The recent STEM education reform fosters creative thinking by creating a multidisciplinary program that combines the arts, humanities, and STEM fields [1,2,3]. The STEM reform also promotes an entrepreneurial spirit for young scientists who are college graduates [4]. However, the current STEM education in high schools primarily emphasizes excellent academic outcomes by promoting science and technology areas [5]. Further, it appears that STEM talent education prioritizes admission to famous top-level universities [6]. High school STEM curriculums do not provide appropriate programs for students to grow into future innovators after graduation [7]. Even if students go to a top-level university, they have not adequately experienced innovative education through learning collaboration and cooperation from various activities in high school. The lack of innovation experience within the curriculum and practice of STEM high schools may become an obstacle to engage in entrepreneurship after high school.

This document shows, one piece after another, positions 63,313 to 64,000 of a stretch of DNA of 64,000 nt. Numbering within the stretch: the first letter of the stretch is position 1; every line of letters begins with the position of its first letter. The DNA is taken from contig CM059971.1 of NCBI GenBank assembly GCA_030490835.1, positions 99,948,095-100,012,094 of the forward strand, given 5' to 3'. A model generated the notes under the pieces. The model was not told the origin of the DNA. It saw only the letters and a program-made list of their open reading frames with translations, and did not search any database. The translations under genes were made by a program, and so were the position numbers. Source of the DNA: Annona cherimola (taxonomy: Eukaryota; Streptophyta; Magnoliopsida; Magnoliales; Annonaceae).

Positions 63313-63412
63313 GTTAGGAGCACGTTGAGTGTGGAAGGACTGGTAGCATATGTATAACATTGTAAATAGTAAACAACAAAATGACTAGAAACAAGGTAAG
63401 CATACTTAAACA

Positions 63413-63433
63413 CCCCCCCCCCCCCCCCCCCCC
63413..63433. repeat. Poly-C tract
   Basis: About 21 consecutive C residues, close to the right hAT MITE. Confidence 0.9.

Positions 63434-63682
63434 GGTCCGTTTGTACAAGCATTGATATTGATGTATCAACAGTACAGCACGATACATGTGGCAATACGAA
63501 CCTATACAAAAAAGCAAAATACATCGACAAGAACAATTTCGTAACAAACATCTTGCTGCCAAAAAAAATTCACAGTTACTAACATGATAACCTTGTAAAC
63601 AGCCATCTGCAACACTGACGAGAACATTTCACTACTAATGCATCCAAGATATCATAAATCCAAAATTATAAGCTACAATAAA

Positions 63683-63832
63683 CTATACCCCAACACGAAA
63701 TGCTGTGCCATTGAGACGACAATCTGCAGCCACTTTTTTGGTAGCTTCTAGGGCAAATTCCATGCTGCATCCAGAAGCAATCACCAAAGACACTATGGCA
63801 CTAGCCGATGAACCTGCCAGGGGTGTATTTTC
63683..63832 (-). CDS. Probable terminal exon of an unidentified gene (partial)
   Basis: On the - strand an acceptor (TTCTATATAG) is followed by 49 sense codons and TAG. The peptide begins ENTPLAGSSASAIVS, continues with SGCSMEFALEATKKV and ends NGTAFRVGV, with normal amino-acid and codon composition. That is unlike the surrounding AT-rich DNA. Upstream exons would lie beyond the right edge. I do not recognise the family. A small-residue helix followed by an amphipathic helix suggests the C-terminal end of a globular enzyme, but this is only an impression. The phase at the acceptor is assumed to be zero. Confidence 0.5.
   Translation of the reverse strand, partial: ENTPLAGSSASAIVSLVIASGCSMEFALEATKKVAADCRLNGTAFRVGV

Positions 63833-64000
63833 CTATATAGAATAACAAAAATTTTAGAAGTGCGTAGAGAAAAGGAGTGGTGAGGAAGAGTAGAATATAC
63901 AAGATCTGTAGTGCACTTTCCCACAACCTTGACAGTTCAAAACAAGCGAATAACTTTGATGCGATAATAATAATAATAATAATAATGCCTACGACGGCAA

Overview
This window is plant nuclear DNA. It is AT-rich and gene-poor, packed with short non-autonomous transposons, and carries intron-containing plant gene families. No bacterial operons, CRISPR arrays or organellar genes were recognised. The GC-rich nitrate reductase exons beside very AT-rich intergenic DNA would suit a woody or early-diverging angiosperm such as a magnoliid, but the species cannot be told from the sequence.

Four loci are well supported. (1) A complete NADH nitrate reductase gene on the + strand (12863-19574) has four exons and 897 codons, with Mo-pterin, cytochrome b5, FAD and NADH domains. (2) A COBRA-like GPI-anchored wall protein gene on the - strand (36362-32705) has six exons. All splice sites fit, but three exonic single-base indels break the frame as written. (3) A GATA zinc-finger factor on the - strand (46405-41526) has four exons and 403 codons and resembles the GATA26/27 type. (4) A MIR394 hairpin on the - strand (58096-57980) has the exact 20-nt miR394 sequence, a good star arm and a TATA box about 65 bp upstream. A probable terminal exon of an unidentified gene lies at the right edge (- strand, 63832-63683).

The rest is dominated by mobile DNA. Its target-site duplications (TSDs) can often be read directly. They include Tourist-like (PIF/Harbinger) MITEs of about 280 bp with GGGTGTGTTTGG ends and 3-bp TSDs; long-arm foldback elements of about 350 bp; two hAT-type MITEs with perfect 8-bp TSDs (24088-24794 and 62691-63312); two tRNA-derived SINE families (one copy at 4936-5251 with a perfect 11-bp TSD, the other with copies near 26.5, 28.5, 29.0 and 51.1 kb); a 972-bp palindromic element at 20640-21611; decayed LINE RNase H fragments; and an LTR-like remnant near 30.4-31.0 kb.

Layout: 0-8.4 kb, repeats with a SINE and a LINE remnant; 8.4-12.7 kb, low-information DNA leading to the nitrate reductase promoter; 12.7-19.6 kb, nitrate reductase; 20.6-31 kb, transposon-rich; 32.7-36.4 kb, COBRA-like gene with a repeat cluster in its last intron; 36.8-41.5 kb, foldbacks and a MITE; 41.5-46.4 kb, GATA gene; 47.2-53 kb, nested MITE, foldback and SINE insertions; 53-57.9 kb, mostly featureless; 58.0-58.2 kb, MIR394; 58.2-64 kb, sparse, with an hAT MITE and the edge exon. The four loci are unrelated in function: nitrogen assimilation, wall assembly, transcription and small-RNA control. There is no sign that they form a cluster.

Recent innovation ecosystem trends emphasize openness and network beyond the limits of the conventional research lab’s concealment and silo mentality [8,9,10]. The contemporary dominant innovation paradigm connects with product platforming, collaborative product design and development, and open science and further entails innovation networks and innovation intermediaries. These innovative approaches represent open innovation (OI), not closed innovation. OI’s rationality suggests that an organization (company) creates a new market by using novel ideas and resources from inside as well as outside [10,11]. The OI principle involves sharing ideas and resources in collaboration with various actors across organizational boundaries [12]. OI’s scope does not remain within the company but actively connects with external consumers and communities. Recent big tech companies tend to buy or license various outside ideas [13,14]. They also share their assets through licensing, joint ventures, or spin-offs. These OI activities create new markets beyond organizational boundaries and industrial borders [15].